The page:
Week for Life and Family will be rooted in prayer

The family is the basic cell of society and how the family goes, so goes society.

The family is the basic cell of society and how the family goes, so goes society.

April 22, 2013

Catholics in the Edmonton Archdiocese will have a full week of activities enabling them to participate in the first Week for Life and Family.

While those activities are important, Archbishop Richard Smith says, "The cornerstone of all this is prayer. Prayer has to be the foundation of everything."

In that light, Masses across the archdiocese on the May 5 and May 12 weekends will focus on human life and the family.

The archdiocesan celebrations May 4 to 12 are part of the national Week for Life and Family initiated by the Canadian Conference of Catholic Bishops, but will be held a week earlier to avoid conflicting with the annual archdiocesan priests' assembly.

The week begins with a vigil for life at St. Joseph's Basilica on Saturday, May 4 at 7 p.m. Smith will be the catechist at the vigil.

Eight talks are planned through the week covering topics such as building strong step-families, protecting children from pornography, overcoming sex addictions, reaching out to new moms, giving children good values and other topics.

While most sessions will be held at the Catholic Pastoral Centre, the majority will also be livestreamed via the Internet.

The archbishop will also celebrate the annual Mass for Life Thursday, May 9 at 10:30 a.m. at St. Joseph's Basilica.

In an interview, Smith said the Canadian bishops want to provide support to families by facing the reality of the family today rather than holding up an idealistic image of what the family ought to be.

The family is the basic cell of society and how the family goes, so goes society, he said. "The family is uniquely situated to be a school of life and love."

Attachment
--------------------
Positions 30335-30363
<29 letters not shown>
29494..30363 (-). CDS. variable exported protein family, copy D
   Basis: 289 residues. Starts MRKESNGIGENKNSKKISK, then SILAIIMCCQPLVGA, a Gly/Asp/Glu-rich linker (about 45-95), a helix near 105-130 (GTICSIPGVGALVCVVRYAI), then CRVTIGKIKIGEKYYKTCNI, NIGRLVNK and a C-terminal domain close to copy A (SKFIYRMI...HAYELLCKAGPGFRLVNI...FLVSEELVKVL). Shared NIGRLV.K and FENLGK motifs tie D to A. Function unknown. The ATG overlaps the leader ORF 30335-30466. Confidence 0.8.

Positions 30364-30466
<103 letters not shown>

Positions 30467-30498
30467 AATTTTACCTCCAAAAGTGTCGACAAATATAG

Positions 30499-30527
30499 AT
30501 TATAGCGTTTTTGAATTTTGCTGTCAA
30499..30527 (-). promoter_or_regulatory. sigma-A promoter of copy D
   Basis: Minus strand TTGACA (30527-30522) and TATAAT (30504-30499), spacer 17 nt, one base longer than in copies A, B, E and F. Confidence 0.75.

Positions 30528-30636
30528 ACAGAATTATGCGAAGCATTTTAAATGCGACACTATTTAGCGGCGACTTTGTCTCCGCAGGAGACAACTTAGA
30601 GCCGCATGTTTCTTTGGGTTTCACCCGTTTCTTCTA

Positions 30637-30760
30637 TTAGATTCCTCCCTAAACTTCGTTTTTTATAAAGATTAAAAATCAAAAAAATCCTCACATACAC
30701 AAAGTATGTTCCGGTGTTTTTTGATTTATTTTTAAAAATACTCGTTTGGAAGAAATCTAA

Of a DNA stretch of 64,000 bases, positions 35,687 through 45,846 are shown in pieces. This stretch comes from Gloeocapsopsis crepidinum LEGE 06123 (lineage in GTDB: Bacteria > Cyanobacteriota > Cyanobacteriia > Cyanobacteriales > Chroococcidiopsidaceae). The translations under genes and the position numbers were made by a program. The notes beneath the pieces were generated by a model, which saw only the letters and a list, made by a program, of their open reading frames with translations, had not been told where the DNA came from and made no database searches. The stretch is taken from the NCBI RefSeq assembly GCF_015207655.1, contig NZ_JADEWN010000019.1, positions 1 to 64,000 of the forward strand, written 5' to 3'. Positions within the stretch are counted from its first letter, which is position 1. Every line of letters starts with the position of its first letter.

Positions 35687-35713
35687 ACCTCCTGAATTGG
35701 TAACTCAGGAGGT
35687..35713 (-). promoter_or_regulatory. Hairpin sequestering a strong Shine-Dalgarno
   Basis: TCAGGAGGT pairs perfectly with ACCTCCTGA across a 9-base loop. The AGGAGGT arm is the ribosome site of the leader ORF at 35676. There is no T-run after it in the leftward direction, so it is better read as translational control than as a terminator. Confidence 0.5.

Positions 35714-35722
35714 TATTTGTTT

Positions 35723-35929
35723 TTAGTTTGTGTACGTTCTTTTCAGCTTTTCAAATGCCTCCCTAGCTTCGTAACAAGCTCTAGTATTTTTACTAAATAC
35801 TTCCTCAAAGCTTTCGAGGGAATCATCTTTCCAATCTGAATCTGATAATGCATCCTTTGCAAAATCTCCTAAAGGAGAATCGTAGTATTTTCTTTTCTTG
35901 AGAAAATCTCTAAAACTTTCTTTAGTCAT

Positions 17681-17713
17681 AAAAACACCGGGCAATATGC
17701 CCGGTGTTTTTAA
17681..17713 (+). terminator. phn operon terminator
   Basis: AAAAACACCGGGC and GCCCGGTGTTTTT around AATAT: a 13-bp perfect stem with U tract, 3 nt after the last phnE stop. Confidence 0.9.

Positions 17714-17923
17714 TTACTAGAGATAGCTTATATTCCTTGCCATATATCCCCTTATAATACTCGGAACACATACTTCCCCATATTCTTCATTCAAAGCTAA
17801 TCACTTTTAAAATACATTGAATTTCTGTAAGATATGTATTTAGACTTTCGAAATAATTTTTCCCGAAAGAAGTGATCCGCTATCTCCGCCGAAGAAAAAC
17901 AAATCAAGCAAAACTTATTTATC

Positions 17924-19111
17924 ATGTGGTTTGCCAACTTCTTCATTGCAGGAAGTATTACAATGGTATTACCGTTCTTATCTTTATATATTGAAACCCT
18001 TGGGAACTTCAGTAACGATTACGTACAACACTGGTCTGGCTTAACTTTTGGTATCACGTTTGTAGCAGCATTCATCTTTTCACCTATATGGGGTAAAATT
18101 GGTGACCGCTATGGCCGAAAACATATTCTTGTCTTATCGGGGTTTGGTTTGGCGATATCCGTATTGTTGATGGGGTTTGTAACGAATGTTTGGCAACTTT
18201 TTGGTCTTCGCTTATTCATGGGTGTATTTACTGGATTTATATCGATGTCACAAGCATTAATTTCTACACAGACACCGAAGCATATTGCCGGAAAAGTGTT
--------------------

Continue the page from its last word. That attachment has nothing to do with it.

Yet in today's society, Christians can find themselves feeling powerless because of the "juggernaut" in favour of abortion and actions "that are taking family life in a direction quite different from God's design."

Our faith and prayer, Smith said, provide a context "for us to place our powerlessness up against the unlimited power of God and to entrust this more and more and more into his hands."

The focus of the Week for Life and Family is to support human life and the family, which are both precious and under threat, he said. There is no way to measure success.

"Success is a difficult term to use within the Christian context. The issue for us is to be faithful," he said.

"The success of these things is all in the hands of God. Grace is what carries these things forward."

When asked about society's increasing emphasis on family diversity, Smith said, "There's an important distinction between family situations that happen because of circumstances and that which unfolds because of one's choice."

When people are in a different family situation because of divorce or other causes, the Church wants to draw closer to people in their pain, he said.

"But there is only one legitimate choice which is made in accord with God's design for families, which is the loving perpetual union of husband and wife which is open to life. That is the one choice that is in accord with God's design."

Smith said the Week for Life and Family is one aspect of the Canadian bishops' Elements for a National Plan for Life and Family. Each diocese will design its own program.